Today’s factismal: The most-remembered protest against industrialization started 204 years ago.
If you read the newspapers today, you’ll see headlines that would have been familiar more than two centuries ago. In among the stories of war and rumors of war there will be the obligatory feel good pieces about the library of kittens and the hysterical op-ed pieces on how modern civilization is going to wrack and ruin. And perhaps most familiar of all will be the story about how the machines are taking over and soon we will all be unemployed.
Back in the year 1811, the machines that were taking over were spinning jennies, knitting machines, and industrial looms. These machines could create textiles of better quality at a faster pace than the traditional handloom weavers could; as a result, the machined goods were less expensive and more plentiful and were throwing weavers out of business. The weavers didn’t take this lying down. They started breaking threshing machines and stocking frames and other machines during the day and then would gather at night to practice drills and maneuvers as part of a “citizen’s army” that they named “Luddites” after a mythical young boy who destroyed a stocking frame. Over the next two years, these Luddites would fight several battles with the British Army before finally being overwhelmed and sent to various British colonies as punishment.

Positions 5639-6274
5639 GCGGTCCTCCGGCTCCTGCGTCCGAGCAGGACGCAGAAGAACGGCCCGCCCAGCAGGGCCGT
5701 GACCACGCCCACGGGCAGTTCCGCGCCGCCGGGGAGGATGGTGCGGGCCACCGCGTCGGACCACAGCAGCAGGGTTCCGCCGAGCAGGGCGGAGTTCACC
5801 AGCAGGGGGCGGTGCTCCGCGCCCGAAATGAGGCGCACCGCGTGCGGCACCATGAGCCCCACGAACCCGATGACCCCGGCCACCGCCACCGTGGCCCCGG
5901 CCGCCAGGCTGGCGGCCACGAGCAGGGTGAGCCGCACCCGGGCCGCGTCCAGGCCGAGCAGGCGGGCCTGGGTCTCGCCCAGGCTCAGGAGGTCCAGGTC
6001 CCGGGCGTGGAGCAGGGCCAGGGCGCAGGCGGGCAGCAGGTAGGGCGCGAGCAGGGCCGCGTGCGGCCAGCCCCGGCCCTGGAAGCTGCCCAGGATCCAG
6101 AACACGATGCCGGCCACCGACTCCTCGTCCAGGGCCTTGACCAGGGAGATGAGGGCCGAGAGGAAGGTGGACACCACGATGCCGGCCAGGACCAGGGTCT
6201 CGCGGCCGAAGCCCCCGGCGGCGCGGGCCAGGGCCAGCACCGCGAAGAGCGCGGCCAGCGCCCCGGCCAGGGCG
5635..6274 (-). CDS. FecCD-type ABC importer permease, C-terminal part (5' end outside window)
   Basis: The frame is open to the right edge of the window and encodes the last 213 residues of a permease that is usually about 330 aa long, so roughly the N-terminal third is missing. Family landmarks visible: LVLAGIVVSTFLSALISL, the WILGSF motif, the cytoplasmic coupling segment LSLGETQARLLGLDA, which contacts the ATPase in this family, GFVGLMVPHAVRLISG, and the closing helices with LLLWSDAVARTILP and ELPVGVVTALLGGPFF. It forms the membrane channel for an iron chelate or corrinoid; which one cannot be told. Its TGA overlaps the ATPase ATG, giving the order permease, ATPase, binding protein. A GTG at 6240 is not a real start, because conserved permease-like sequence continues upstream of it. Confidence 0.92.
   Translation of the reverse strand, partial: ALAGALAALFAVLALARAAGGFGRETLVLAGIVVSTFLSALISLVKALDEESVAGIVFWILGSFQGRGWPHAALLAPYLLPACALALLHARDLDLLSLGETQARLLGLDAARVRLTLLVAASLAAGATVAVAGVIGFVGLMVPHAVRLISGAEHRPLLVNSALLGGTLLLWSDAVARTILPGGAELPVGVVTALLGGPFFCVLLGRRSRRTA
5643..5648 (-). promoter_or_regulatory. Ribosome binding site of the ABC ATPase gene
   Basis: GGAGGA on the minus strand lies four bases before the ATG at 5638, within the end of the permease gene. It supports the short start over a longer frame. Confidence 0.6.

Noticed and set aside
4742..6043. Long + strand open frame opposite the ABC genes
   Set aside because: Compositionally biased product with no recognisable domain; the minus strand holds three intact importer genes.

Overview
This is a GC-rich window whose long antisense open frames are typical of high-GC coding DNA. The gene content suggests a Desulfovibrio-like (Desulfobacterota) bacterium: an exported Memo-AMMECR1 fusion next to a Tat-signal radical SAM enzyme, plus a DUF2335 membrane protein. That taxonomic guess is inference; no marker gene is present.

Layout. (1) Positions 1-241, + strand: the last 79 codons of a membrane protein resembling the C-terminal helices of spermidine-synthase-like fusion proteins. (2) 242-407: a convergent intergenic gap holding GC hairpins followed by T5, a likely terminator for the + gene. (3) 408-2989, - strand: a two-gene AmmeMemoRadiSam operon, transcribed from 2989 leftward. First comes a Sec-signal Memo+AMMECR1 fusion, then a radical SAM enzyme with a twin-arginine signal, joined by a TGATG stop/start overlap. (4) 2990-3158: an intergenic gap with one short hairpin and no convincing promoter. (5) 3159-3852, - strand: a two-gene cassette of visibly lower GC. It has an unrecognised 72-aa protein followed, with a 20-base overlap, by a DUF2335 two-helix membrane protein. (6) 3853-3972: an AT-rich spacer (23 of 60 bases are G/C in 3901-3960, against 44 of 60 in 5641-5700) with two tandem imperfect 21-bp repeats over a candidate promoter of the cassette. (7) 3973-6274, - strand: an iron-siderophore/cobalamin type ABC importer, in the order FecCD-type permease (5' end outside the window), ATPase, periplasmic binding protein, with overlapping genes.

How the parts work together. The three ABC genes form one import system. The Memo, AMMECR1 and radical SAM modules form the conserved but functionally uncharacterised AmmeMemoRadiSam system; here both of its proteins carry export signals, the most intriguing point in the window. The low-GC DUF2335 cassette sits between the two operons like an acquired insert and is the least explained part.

Today we can see the same raging against the machine with warnings that your job will be taken over and musings on the coming singularity (along with a few level-headed assessments of whether or not you really have to worry). And, as was the case two hundred years ago, the truth is that the coming industrial revolution will be neither as bad as we fear nor as good as we hope. Some jobs that people do, such as cab drivers and deliveryman, will soon go the way of the knocker up (replaced by the alarm clock), the breaker boy (replaced by the coal mill), the elevator operator (replaced by buttons), the soda jerk (replaced by bottles), and the iceman (replaced by the refrigerator). But other jobs will be created and the net gain to humanity will outweigh the costs.
If you’d like to help us start gaining now, then why not participate in a DARPA citizen science project? Called Verigames, this project is designed as a series of games that actually identify flaws in computer software. When you play the games you not only have fun, but you also have the opportunity to make the machines we use safer and more reliable. To play along, head over to: